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Characterising Colourful Protein Complexes for Biotechnological Applications


Project Description

Microalgae are becoming of increasing economic interest due to their application as a natural source of compounds such as lipids, pigments, proteins and polysaccharides. Of these, natural pigments such as phycobiliproteins, are of particular interest due to their biotechnological applications in food colourants, pharmaceuticals, and the cosmetic industry. One example of a phycobiliprotein being phycocyanin, the most commonly used natural blue pigment in the food industry for products such as jelly and bubble gum. Phycobiliproteins vary in colour and are the most fluorescent molecules known to date. Moreover, they are 20 times more fluorescent than any organic dye we are capable of synthesizing. Many phycobiliproteins are known to exist, however, few are being utilized to their full potential. This is mainly due to the lack of knowledge on the proteins overall composition, hindering greatly their wide spread applications.

The project will aim to characterise phycobiliproteins from red algae and develop ways to utilize these powerful systems in biotechnological applications. The project will involve the use of native mass spectrometry to analyse these large protein complexes. Throughout the PhD, you will gain hands on training in state-of-the-art mass spectrometry techniques associated with the analysis of proteins and protein complexes. In addition, you will use UV absorbance, SDS PAGE and alternative biochemical techniques. Thus after completion of the PhD, many career paths will be possible.

Birmingham has an excellent reputation in mass spectrometry research. Ideal applicants will have a strong background in biochemistry. Applicants do not need experience in mass spectrometry but should be quick learners and enthusiastic to learn mass spectrometry-based techniques.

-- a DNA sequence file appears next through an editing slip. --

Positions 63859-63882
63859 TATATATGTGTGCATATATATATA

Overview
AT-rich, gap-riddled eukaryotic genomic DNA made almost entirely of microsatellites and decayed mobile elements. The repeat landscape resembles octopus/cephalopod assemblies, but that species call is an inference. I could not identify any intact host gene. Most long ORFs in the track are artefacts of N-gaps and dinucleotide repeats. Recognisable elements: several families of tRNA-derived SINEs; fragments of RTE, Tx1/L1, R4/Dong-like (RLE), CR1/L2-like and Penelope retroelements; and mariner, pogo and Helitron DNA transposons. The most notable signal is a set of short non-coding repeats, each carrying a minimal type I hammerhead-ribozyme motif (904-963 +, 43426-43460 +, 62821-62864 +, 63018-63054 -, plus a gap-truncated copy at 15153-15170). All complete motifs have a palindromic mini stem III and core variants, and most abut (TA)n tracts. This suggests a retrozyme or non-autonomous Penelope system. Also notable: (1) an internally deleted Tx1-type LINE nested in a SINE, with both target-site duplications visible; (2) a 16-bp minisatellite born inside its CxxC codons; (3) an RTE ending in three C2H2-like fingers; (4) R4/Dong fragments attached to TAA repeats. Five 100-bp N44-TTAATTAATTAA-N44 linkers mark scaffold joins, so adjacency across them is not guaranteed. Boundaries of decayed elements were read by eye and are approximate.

Funding Notes

We encourage applications all year round. Birmingham has a thriving international PhD community. Applicants should indicate how they intend to fund their studies. Candidates who have successfully gained competitive funding from outside the UK are encouraged to apply.

For further information on applying for a MIBTP studentship please visit: View Website

For further information, please refer to the School of Biosciences website. View Website.

http://leney-masss-spectrometry.com

References

Relevant Publications:

Leney A.C.*, Tschanz A., Heck A.J.R. Connecting color with assembly in the fluorescent B-phycoerythrin protein complex. FEBS J. (2018) 285(1): 178-187.

Leney A.C., Heck A.J.R. Native mass spectrometry: what is in the name? J. Am. Soc. Mass Spectrom. (2017) 28(1): 5-13.

How good is research at University of Birmingham in Biological Sciences?

FTE Category A staff submitted: 42.80

Research output data provided by the Research Excellence Framework (REF)

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